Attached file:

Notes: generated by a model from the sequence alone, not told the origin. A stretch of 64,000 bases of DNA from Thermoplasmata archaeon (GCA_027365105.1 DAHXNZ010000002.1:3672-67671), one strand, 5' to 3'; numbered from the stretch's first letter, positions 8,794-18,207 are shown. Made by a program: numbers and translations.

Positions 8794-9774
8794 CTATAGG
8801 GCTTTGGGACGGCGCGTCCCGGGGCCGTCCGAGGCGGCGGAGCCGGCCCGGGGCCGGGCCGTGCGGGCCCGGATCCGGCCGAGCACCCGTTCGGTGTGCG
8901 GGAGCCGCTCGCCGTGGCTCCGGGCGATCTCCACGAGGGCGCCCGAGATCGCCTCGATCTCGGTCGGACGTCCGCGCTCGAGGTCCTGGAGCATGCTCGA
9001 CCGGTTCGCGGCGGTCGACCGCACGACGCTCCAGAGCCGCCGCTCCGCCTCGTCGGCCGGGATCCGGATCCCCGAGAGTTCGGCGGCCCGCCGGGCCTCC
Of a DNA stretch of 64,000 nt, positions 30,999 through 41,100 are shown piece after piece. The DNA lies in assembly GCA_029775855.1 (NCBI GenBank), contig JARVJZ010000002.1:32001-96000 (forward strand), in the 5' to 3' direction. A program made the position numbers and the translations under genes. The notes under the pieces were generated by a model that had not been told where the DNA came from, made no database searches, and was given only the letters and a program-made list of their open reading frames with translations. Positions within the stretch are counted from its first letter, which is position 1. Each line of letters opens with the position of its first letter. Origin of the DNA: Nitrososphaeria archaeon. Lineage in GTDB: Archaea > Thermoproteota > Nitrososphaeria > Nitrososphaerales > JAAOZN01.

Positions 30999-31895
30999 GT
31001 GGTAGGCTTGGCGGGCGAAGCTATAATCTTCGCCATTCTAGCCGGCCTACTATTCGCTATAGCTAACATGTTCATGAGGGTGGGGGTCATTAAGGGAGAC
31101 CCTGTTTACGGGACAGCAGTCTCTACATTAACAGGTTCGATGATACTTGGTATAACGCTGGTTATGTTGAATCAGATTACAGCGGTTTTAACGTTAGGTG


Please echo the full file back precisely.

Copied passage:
Notes: generated by a model from the sequence alone, not told the origin. A stretch of 64,000 bases of DNA from Thermoplasmata archaeon (GCA_027365105.1 DAHXNZ010000002.1:3672-67671), one strand, 5' to 3'; numbered from the stretch's first letter, positions 8,794-18,207 are shown. Made by a program: numbers and translations.

Positions 8794-9774
8794 CTATAGG
8801 GCTTTGGGACGGCGCGTCCCGGGGCCGTCCGAGGCGGCGGAGCCGGCCCGGGGCCGGGCCGTGCGGGCCCGGATCCGGCCGAGCACCCGTTCGGTGTGCG
8901 GGAGCCGCTCGCCGTGGCTCCGGGCGATCTCCACGAGGGCGCCCGAGATCGCCTCGATCTCGGTCGGACGTCCGCGCTCGAGGTCCTGGAGCATGCTCGA
9001 CCGGTTCGCGGCGGTCGACCGCACGACGCTCCAGAGCCGCCGCTCCGCCTCGTCGGCCGGGATCCGGATCCCCGAGAGTTCGGCGGCCCGCCGGGCCTCC
Of a DNA stretch of 64,000 nt, positions 30,999 through 41,100 are shown piece after piece. The DNA lies in assembly GCA_029775855.1 (NCBI GenBank), contig JARVJZ010000002.1:32001-96000 (forward strand), in the 5' to 3' direction. A program made the position numbers and the translations under genes. The notes under the pieces were generated by a model that had not been told where the DNA came from, made no database searches, and was given only the letters and a program-made list of their open reading frames with translations. Positions within the stretch are counted from its first letter, which is position 1. Each line of letters opens with the position of its first letter. Origin of the DNA: Nitrososphaeria archaeon. Lineage in GTDB: Archaea > Thermoproteota > Nitrososphaeria > Nitrososphaerales > JAAOZN01.

Positions 30999-31895
30999 GT
31001 GGTAGGCTTGGCGGGCGAAGCTATAATCTTCGCCATTCTAGCCGGCCTACTATTCGCTATAGCTAACATGTTCATGAGGGTGGGGGTCATTAAGGGAGAC
31101 CCTGTTTACGGGACAGCAGTCTCTACATTAACAGGTTCGATGATACTTGGTATAACGCTGGTTATGTTGAATCAGATTACAGCGGTTTTAACGTTAGGTG